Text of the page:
connecting ponds?


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can I (without too much headaches) connect my pre-formed Home Depot liner to an added, hand dug pond behind it? sort of an enlargement, or should I just do a larger pond from scratch?
 
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addy1

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can I (without too much headaches) connect my pre-formed Home Depot liner to an added, hand dug pond behind it? sort of an enlargement, or should I just do a larger pond from scratch?
Personally I would build a new pond with a new liner, use the old liner for a small bog, a small pond that waterfalls into the new big pond.

Welcome to our forum!

Post some pictures of your pond when you can and the area you are working with
 
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Those pre-forms are popular but, an EPDM liner is so much easier to work with. No worries about leveling or heaving over time causing issues, no cracking, etc. I'd start from scratch if it were me... but I'm not digging!
 
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The preformed are a starter pond they have there place and can be used as a mini bog area or even a nursery. Unless it's a huge preform i'd start fresh. Then the only restriction is your creativity your purse strings oh yeah and the WIFE.
 
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I agree with others about just concentrating on your new pond of increased size.

You should build it as large as you can, both financially and physically.

Many people who get into ponding end up wanting something larger for several reasons.

If you intend on retrofitting the preform to the new dug in pond, you might have trouble with the transition between the two. Your preform most likely doesn't have a low spot, a waterfall portion or a weir to guide the water into the new pond. In other words, the top of the preform is all the same height. How will you direct the water into the new pond? It's just not worth the trouble.
 
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Rubber is so cheap it's the finishing that will end up costing you a few bucks
 
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Ya see, I've been through all the "pond stuff" i.e. The great egret, the annual spawn,(they have pushed each other out...well, one time) the egret again,now the fish have a steel grill for protection, but I've been wanting to do something bigger,the space became vacant when my 3 birch trees died, I finally pulled those stumps, wanted to plant a white nectarine, too much shade from the two 100+ft. Redwoods, about 6foot when I bought them at Home Depot early 80's, but it's not a matter of cost, it's a matter of just doing it, I'm not the greatest at using tools I think I just hate to let things go to waste, like the plastic pond liner, I'm sure I'll be able to find any info I need on this site, also there used to be an owl that lived in the redwoods that would try to get passed my security but I haven't seen him or her for quite some time.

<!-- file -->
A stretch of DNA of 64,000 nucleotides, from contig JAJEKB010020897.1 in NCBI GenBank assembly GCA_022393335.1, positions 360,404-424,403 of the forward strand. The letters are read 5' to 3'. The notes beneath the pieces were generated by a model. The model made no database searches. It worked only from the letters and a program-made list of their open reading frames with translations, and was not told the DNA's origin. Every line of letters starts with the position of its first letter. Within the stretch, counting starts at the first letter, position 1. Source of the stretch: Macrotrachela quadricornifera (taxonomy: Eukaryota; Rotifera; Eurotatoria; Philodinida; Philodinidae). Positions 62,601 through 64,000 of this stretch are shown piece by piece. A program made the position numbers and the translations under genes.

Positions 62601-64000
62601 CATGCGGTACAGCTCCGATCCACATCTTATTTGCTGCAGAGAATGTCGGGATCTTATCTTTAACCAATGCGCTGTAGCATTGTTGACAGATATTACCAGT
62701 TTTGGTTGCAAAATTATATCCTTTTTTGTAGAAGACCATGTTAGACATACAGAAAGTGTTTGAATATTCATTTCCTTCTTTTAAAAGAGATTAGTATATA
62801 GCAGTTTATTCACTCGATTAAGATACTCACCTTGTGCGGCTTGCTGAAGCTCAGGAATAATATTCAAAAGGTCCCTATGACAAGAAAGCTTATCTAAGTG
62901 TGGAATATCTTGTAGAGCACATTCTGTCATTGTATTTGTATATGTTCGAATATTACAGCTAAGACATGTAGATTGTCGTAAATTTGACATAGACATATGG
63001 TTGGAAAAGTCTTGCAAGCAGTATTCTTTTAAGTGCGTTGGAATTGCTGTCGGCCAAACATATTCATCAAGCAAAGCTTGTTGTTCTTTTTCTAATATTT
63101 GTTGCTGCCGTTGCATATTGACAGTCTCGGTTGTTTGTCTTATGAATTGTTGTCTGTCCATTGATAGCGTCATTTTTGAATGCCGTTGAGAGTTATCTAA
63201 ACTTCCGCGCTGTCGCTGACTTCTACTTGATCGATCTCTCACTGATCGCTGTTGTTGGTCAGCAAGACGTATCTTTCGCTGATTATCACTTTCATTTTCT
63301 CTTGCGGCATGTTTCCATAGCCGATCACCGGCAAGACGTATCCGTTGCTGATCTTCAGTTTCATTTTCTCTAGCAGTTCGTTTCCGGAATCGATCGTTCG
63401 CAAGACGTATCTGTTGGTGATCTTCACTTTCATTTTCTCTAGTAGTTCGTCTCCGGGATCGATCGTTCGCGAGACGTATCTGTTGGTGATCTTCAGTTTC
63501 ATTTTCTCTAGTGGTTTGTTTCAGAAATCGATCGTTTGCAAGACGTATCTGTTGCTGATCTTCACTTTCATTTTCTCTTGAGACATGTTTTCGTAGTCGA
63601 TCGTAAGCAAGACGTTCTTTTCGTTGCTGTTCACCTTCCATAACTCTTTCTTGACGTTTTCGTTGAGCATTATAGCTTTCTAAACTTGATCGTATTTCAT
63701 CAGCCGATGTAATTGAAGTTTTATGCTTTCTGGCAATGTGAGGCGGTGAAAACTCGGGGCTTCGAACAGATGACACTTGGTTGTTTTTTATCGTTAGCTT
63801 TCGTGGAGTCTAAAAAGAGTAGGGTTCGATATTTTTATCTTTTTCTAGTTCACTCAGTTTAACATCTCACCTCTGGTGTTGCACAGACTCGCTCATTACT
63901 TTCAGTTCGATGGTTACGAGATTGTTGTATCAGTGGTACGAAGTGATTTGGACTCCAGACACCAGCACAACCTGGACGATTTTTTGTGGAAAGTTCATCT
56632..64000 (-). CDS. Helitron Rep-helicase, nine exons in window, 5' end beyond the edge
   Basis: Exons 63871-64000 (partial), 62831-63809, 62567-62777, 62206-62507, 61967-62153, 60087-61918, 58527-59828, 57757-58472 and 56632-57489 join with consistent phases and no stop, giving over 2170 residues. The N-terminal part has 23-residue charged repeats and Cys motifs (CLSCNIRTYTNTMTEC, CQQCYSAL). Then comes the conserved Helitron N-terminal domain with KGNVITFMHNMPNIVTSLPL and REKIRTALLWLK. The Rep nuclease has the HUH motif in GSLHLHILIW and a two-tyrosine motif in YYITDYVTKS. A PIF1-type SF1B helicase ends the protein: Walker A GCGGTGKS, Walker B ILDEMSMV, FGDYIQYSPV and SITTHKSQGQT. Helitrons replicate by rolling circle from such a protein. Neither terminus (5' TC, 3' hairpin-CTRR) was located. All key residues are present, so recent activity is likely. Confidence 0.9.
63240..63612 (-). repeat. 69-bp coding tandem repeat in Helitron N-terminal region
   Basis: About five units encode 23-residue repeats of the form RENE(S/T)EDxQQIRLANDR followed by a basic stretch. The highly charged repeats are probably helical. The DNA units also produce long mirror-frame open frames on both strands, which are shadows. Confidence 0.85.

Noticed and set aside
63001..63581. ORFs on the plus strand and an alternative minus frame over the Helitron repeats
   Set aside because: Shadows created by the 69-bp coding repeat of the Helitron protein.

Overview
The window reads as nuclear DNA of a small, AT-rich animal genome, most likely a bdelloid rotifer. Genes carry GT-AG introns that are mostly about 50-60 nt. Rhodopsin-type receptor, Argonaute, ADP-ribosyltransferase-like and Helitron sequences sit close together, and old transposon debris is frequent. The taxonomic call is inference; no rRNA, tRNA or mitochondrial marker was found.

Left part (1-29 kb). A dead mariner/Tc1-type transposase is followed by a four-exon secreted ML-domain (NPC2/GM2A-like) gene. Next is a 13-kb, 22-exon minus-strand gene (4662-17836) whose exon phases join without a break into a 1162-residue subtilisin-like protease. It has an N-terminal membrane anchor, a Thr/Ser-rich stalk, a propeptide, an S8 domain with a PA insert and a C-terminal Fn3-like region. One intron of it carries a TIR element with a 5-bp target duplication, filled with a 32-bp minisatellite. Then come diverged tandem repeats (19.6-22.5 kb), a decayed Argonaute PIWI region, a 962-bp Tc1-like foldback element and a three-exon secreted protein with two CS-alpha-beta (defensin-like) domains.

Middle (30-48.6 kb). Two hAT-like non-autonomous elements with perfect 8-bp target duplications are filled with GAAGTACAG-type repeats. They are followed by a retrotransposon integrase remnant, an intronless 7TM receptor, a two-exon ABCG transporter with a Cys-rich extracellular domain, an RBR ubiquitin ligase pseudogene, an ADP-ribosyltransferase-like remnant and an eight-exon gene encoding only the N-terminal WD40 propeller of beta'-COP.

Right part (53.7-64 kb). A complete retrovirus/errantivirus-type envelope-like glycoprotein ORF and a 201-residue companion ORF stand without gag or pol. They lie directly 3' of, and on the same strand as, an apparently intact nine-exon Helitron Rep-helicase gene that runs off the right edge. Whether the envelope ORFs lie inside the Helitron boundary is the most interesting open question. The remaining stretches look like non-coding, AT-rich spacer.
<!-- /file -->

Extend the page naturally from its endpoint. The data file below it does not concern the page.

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Personally I would build a new pond with a new liner, use the old liner for a small bog, a small pond that waterfalls into the new big pond.

Welcome to our forum!

Post some pictures of your pond when you can and the area you are working with
The agapanthus can go, the pit behind the pond is where the birch trees were, and omg, the redwoods, when I planted them I was taller than they.
 

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As others suggested I would start from scratch with an epdm pond liner. If you dont want the preformed pond liner to go to waste you can make it into a bog that dumps into the main pon. It looks like there is no spillway on the preformed liner so might take some modification on your part for that to work.
Other option is raise it out of the ground and frame around it with wood or block of some type filling in any gaps between liner and frame with dirt (using up some of the dirt from your new pond dig) and create a seperate accent pond/planter for something like a lotus. filling the preformed pond most of the way up with pea gravel Add water then planting a lotus in it, just let it take over.
 
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I like all the tips and or advice, very simple and to the point, still , every time I look out back I'm not seeing any dirt piles, I've gone fishing the last 3 days in a row and when I get home everything is exactly how I left it. ...WHERE ARE ALL THE ELVES?
 
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Would a preformed pond melt if heated? Could you take a heat gun or torch and form a lower section to be able to drain into the new pond? I know you can with the plastic 55 gallon drums. Other alternative would be to cut a section lower, bolt and seal a spillway to it or a toilet flange and elbow to drain into a diversion pipe back to the main pond.
 
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Would a preformed pond melt if heated? Could you take a heat gun or torch and form a lower section to be able to drain into the new pond? I know you can with the plastic 55 gallon drums.
Good question. I wonder as well. I wouldn't use a torch. A heat gun used carefully sounds like a good plan. Low heat and far distance at first. Real gradual with the heat and distance.
 

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